It is known. This is the most consequential presidential election in a generation. Every single one of the critical issues that affect our lives as African Americans in this country will be impacted by the decisions that voters (and non-voters with their silence) make this election cycle.

Healthcare, the environment, education, fair housing, access to capital, employment, justice reform…you name it, it is on the ballot. And those that care about these issues will take the time to make their opinions known through exercising their franchise.

Regardless of the results in November—this year’s or any other—we must remember that Election Day is both an end and a beginning. While one era will end, a new era begins. And this is true even if incumbents win;  time, season, and circumstance will give them new opportunities for legislative and policy decisions that can positively (or negatively) impact our communities. And we, the people, will gain new chances for engagement, analysis, and action as we consider and advocate for policies and principles that best advantage our families and our communities.

After the election is over, our work continues: raising our voices, pressing for just policies, and holding our elected officials accountable is the next—and ongoing—phase of our work.  On Election Day, we will hire (or rehire) people to represent us. We will effectively put them on our taxpayer-funded payroll. They will become our employees. We must do our due diligence as good employers to provide them with feedback that will help them perform their jobs. Make sure they know who the boss is. Be clear about what you want. Set clear deadlines. Check in regularly. Tell them how they are doing.  And if they prove they cannot do the job, fire them at the next possible opportunity aka Election Day.

Our journey toward equality and freedom has been long and will surely continue into the future. And as exhausting as that reality may be, it is perhaps to be expected. After all, the eradication of racism, sexism, and classism requires radical change in both hearts and institutional structures. One we can legislate; the other we cannot. Changing policy and institutions, as complex and complicated as that might be, is in many ways simpler and more easily accomplished that changing the hearts and minds of people.  There is no sure way, no one antidote to erasing the fear, the anger, and the desperation that drives and nurtures racist and sexist attitudes. This is the harder work.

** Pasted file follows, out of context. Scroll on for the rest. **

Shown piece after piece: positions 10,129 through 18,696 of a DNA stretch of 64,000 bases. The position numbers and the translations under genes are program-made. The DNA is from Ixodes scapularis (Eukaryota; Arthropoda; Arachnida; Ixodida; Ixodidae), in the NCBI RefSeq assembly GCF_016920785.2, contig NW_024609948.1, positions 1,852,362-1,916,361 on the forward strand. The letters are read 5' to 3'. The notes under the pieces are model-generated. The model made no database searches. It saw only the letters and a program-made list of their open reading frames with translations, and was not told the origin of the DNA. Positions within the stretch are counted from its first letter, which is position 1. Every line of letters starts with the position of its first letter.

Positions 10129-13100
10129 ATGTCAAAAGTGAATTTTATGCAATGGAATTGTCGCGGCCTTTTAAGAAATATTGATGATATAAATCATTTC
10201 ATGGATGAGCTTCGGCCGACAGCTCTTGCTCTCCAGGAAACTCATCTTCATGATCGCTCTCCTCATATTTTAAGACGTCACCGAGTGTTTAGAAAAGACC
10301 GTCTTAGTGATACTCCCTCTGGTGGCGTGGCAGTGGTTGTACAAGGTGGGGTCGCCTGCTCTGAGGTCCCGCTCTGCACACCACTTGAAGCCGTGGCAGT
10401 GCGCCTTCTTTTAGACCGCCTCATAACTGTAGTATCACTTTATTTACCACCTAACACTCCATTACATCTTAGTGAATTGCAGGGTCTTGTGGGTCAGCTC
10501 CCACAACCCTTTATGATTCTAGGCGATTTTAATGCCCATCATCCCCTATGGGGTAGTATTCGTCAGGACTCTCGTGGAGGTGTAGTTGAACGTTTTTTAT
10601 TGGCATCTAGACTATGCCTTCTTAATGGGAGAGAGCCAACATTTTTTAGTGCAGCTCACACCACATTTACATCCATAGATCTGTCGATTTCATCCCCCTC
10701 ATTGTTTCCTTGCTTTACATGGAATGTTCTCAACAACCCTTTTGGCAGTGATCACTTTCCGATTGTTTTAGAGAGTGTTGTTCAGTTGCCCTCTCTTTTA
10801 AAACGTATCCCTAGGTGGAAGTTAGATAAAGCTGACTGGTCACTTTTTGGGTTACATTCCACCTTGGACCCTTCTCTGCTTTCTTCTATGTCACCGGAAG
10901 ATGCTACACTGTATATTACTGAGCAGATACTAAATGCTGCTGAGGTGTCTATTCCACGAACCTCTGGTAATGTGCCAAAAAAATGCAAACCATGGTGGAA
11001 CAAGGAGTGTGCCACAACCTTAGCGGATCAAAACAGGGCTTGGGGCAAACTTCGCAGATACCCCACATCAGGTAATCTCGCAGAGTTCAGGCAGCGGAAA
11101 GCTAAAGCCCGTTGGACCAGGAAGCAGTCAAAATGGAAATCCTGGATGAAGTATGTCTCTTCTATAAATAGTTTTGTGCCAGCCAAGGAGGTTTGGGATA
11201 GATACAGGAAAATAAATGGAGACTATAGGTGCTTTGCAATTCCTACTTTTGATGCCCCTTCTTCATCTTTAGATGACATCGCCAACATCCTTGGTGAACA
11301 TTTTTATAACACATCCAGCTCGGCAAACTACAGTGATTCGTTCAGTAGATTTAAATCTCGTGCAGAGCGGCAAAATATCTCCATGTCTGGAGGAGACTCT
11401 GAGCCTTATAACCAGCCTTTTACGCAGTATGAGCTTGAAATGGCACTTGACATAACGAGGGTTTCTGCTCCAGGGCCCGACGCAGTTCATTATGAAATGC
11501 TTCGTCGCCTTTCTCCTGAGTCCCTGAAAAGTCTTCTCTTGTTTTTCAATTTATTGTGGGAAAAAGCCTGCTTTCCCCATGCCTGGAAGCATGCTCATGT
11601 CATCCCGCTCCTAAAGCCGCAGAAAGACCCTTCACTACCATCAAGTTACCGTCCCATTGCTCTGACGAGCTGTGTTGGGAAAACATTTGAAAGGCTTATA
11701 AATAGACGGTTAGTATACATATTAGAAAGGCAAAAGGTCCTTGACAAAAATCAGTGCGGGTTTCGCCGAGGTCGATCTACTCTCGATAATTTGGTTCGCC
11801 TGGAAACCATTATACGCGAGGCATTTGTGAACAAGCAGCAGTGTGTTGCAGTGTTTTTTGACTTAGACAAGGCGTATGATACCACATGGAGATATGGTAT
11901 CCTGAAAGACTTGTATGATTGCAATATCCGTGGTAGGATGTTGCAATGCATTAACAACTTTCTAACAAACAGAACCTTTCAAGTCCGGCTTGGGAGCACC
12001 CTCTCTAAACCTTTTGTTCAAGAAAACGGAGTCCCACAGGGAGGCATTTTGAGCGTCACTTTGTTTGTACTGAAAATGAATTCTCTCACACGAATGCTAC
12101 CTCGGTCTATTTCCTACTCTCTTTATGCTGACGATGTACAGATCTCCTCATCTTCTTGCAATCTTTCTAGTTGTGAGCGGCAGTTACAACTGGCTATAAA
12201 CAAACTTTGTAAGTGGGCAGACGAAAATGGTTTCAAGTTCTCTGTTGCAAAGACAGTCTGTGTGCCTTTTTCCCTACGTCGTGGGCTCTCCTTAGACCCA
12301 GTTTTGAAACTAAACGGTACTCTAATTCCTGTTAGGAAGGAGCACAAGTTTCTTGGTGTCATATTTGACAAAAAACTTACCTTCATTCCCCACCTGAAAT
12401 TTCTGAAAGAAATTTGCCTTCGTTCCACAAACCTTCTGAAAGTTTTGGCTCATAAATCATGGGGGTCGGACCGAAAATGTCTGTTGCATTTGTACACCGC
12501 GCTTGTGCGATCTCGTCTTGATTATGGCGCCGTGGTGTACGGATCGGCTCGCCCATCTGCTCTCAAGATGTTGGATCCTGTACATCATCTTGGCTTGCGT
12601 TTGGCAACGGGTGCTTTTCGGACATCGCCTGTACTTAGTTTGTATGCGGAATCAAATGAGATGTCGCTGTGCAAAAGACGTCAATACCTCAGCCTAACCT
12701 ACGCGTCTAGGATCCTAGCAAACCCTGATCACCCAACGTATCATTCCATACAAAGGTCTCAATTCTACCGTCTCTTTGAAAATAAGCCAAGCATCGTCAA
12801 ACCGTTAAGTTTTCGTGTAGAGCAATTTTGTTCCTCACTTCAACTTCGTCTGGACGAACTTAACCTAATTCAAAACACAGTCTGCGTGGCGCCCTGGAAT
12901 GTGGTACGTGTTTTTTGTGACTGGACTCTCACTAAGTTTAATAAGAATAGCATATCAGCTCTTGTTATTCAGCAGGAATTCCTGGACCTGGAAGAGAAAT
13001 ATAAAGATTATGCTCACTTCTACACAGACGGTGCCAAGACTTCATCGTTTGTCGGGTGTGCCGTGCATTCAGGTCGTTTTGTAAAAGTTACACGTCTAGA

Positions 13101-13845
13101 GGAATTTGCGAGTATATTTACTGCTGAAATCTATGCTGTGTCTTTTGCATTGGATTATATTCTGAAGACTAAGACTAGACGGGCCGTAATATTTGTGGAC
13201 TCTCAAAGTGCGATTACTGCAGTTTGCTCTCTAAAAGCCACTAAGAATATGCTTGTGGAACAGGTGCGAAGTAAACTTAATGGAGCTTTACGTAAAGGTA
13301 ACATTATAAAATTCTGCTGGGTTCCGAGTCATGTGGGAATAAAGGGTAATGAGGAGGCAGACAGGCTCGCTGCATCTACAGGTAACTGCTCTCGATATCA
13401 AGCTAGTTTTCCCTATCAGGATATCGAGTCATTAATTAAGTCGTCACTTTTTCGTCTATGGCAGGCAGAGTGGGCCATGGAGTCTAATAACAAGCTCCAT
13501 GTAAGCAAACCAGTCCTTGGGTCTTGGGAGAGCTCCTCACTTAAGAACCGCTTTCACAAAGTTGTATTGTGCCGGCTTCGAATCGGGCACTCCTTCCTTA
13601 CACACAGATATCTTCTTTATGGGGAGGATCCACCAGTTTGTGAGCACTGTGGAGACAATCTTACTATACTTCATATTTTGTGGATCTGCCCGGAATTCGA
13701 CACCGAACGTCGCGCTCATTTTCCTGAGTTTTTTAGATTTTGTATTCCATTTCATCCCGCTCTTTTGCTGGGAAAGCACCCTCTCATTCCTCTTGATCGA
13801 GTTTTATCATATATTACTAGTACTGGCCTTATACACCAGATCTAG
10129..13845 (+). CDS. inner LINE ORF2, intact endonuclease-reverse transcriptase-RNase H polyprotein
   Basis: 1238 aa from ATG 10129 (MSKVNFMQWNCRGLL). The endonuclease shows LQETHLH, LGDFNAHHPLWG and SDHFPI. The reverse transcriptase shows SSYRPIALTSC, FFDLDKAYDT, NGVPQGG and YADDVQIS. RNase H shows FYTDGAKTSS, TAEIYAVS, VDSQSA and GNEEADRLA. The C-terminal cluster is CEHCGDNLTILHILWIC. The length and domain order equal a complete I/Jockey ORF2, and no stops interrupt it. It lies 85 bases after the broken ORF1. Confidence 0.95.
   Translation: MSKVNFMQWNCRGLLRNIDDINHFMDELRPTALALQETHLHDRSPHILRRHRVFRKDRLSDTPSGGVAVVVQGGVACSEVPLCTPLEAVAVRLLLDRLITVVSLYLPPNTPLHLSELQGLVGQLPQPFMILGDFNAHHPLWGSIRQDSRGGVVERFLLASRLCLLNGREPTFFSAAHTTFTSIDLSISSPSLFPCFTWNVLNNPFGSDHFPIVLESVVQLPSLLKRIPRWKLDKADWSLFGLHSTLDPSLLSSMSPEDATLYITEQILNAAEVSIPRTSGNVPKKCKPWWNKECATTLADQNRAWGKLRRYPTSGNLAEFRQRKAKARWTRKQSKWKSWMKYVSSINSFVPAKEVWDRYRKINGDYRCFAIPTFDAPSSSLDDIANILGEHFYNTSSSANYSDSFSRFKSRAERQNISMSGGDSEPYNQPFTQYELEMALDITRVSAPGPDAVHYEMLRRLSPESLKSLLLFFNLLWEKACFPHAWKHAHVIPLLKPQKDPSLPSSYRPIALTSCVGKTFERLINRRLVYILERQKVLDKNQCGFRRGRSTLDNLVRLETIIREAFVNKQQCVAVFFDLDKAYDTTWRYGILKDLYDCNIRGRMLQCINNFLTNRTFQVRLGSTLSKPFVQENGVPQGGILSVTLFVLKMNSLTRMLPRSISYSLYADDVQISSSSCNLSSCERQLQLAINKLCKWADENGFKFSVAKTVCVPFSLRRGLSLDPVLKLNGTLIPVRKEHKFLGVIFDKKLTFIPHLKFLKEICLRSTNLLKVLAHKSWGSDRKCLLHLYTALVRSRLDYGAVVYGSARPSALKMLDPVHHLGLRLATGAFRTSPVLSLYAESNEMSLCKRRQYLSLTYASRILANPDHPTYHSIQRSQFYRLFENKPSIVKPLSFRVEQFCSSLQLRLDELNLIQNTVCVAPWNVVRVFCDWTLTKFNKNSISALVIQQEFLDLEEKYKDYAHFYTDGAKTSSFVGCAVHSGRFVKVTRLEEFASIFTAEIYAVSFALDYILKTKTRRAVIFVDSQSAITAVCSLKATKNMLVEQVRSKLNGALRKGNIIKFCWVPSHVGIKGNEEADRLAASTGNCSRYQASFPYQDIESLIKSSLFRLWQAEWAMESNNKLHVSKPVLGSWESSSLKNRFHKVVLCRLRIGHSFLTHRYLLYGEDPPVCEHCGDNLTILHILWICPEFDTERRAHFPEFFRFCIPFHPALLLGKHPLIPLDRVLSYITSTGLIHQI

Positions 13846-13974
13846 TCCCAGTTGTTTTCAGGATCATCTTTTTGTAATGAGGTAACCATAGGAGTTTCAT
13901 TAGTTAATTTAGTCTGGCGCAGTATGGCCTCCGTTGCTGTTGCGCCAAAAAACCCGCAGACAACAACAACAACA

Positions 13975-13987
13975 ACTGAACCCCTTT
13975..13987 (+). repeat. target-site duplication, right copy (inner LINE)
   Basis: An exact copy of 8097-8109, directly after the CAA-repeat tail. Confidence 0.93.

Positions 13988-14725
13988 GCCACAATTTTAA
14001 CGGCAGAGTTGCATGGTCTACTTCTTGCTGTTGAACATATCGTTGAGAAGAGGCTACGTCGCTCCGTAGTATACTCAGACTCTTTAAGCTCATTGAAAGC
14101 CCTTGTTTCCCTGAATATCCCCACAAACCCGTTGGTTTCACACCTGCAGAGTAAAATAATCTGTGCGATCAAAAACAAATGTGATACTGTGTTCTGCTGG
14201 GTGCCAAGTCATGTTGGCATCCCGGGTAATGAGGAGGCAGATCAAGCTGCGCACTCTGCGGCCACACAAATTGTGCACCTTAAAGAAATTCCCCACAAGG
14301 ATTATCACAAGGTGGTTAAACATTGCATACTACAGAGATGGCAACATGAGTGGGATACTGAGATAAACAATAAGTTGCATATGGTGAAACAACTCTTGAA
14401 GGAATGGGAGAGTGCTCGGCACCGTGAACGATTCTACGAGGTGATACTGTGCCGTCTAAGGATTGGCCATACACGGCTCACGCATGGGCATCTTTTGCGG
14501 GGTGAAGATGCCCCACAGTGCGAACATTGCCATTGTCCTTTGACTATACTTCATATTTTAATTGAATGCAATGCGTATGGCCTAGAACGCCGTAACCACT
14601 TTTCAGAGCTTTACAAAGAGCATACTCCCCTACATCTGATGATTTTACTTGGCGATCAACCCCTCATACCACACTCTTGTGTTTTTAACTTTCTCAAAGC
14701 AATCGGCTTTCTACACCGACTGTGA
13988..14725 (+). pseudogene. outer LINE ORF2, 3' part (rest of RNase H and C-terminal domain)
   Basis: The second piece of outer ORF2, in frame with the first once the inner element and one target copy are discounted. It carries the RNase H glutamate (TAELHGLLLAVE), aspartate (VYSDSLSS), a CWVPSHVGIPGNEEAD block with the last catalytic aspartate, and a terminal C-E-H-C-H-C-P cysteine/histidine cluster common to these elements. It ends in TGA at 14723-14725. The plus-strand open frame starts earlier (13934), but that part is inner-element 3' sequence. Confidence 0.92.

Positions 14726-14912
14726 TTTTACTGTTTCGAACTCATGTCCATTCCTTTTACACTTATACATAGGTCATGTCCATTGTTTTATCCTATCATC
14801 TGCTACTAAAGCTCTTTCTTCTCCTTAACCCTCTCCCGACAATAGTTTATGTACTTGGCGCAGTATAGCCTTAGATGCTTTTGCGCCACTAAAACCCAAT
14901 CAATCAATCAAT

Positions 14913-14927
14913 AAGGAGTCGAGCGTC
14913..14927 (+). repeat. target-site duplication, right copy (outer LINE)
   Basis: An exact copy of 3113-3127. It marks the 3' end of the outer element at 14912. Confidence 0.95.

And yet, despite the towering challenges, we press on. Not because we see victory, but because we believe victory is possible. This is called hope.  

This is the hope that drives us, that fuels us, that inspires us, and that encourages us. To start businesses when we know loans are hard to come by. To write books when we do not have a publisher. To love and raise our children even though we know they will face towering obstacles. To vote when we know this system does not always work for us. To build though we are not always sure about our allies or our coalitions. To run the race even though we cannot see the finish line. To get out of bed. To keep going. To keep moving. To keep living.  

We still believe. We still hope. And this hope springs not out of possibility, but out of certainty. Not because we can see the good end, but because we believe that this good end exists.  

This goes against the grain. We like finish lines, bright yellow tape, balloons, and victory laps. We like crossing things off our task sheet and declaring our to-do list done. But freedom does not work like that. As Mrs. Coretta Scott King taught us: “Struggle is a never-ending process. Freedom is never really won. You earn it and win it in every generation.”  

And so, we take the long view, understanding that hope pushes us and pulls us forward, a never-ending, ever flowing fountain that fuels our faith and our imaginations. Hope has no end. It is always a journey, never a destination.  The work of hope is the imagining of freedom. The fulfillment of hope is manifested in our righteous, tireless struggle to see our freedom made real.